million fund which the Prime Minister announced was not new money.
Indeed, only £10 million of that appeared to be new money
because £50 million had disappeared from the accounts into
the Carbon Trust and £40 million had gone from reduced estimates
for enhanced capital allowances. We may be wrong, but without
a clear explanation, running through the figures and making proper
comparisons form one year to another, even we, who are looking
at these things closely, do not know what is going on, and certainly
the general public do not know what is going on. You can understand
why there is a certain amount of suspicion: is this really new
money or not?
(Mr Timms) I guess that is why I am here, so that
I can provide the explanation. As I say, I entirely sympathise
with the Committee's difficulty on this. I can give a complete
reassurance on that. All that has happened is that the information
has been provided a little bit later than we originally expected,
which means that the benefits have been put back three or four
months, but there will be more later on.
46. Could we have a clear note on all this which
would set the whole thing out?
(Mr Timms) Yes, certainly, a note covering all the
funding sources for renewable energy first of all, addressing
Ms Walley's point, and explaining what has happened on enhanced
47. And to add to that, it further compounds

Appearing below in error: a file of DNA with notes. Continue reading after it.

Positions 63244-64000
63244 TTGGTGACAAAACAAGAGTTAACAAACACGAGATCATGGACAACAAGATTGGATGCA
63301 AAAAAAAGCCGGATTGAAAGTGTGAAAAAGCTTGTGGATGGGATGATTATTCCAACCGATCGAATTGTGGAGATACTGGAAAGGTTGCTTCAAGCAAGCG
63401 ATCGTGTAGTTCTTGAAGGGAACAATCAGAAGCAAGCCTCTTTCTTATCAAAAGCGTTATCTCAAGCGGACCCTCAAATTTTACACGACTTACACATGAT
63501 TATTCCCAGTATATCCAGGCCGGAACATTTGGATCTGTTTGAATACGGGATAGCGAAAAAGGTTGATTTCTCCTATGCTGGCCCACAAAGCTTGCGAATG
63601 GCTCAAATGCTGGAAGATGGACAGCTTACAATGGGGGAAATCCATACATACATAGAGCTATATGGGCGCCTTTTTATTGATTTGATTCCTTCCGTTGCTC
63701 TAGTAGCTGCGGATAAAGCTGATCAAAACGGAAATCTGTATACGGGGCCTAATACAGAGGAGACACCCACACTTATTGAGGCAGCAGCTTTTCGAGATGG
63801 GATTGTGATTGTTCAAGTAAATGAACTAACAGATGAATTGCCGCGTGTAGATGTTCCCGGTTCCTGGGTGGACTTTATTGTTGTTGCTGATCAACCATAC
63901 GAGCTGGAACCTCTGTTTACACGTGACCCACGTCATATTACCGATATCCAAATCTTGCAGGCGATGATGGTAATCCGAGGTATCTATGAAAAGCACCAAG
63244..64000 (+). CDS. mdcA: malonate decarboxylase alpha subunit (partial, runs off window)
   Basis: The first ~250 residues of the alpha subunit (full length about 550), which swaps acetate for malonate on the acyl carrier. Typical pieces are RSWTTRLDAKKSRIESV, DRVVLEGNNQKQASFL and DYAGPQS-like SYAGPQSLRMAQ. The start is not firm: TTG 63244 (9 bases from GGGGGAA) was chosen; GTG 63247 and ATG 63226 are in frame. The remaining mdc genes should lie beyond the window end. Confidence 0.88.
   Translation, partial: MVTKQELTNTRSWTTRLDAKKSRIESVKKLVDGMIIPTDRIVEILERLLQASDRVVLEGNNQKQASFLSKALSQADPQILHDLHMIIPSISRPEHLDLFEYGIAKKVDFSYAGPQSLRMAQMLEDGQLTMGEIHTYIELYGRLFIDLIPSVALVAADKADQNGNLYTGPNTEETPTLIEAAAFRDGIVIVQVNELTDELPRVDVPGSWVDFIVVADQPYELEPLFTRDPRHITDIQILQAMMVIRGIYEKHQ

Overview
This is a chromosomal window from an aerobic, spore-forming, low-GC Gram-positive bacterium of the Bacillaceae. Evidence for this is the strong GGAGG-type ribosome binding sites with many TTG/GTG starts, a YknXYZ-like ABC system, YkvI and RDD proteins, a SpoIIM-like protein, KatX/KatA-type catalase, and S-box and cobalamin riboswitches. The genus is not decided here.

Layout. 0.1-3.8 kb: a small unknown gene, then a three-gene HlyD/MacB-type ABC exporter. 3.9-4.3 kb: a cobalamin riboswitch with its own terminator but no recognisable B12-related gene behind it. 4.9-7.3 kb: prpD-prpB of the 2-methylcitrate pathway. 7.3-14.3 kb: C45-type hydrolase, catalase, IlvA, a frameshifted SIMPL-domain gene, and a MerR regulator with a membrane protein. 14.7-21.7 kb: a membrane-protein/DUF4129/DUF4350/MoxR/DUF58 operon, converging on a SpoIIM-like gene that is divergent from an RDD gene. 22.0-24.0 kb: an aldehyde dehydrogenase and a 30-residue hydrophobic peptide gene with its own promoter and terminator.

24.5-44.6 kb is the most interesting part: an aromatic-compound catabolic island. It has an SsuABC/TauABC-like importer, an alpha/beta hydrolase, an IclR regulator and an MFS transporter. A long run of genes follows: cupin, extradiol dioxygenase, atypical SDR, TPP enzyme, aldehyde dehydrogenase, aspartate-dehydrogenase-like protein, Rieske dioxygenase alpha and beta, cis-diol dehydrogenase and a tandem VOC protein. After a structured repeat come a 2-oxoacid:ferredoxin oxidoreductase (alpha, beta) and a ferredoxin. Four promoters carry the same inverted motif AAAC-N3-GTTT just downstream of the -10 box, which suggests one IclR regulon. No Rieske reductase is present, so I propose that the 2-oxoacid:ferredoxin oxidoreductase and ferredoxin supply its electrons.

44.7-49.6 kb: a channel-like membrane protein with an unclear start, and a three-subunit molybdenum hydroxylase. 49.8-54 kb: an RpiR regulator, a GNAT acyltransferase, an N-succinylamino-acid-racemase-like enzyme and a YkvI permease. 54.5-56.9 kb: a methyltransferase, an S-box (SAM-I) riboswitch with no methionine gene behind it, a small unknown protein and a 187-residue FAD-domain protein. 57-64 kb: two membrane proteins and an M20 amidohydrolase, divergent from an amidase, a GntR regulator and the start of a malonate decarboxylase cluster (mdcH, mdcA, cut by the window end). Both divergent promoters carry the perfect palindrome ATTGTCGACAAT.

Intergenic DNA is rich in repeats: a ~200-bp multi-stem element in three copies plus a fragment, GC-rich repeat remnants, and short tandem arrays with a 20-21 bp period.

the difficulty we have in understanding what has happened because
we have got the press release which came out from the DTI on the
occasion of the boost for green energy and in a way, if I can
put this to you, perhaps through your work on the Green Minister
Committee which I know will come up later, we are looking for
some kind of an audit trail to be able to monitor what there is,
how it has been spent, what there is from one year to the next
and whether or not old money gets translated into new money. In
a way, when we are looking at renewables, for example, I would
suggest to you that that needs to be done in a holistic way in
conjunction with the DTI. Here we have got from the DTI a list
of different initiatives from the National Lottery and here, there
and everywhere. Unless we can follow it all through we are left
completely in the dark. Is that part of extra money? It needs
to be done in a joined-up way with other government departments
as well. When you give the Committee a note would you perhaps
look at not just what is coming through from the Treasury but
how it relates to other spending departments as well?
(Mr Timms) That will certainly be the case.
48. One final question if I may. Some time back
we did recommend that the Energy Saving Trust should administer
the fund for sustainable energy from the Climate Change Levy.
That was one of the recommendations from this Committee that was
not taken on board. We now note that we are going to have this
further body that is going to be created, the Carbon Trust. Could
you tell the Committee what that is going to do that is going
to be additional to what the Energy Saving Trust is already doing
and why it was necessary to have a separate body and why our recommendation
was not something which the Treasury felt it could agree to?
(Mr Timms) The Carbon Trust has a very clear role
in taking forward work which has been carried out in the past
but in a more effective way, not least because it will have significant
extra resources available from the proceeds of the Climate Change
Levy. The very important part of what is going to happen over
the next few months is that a lot of companies will want to get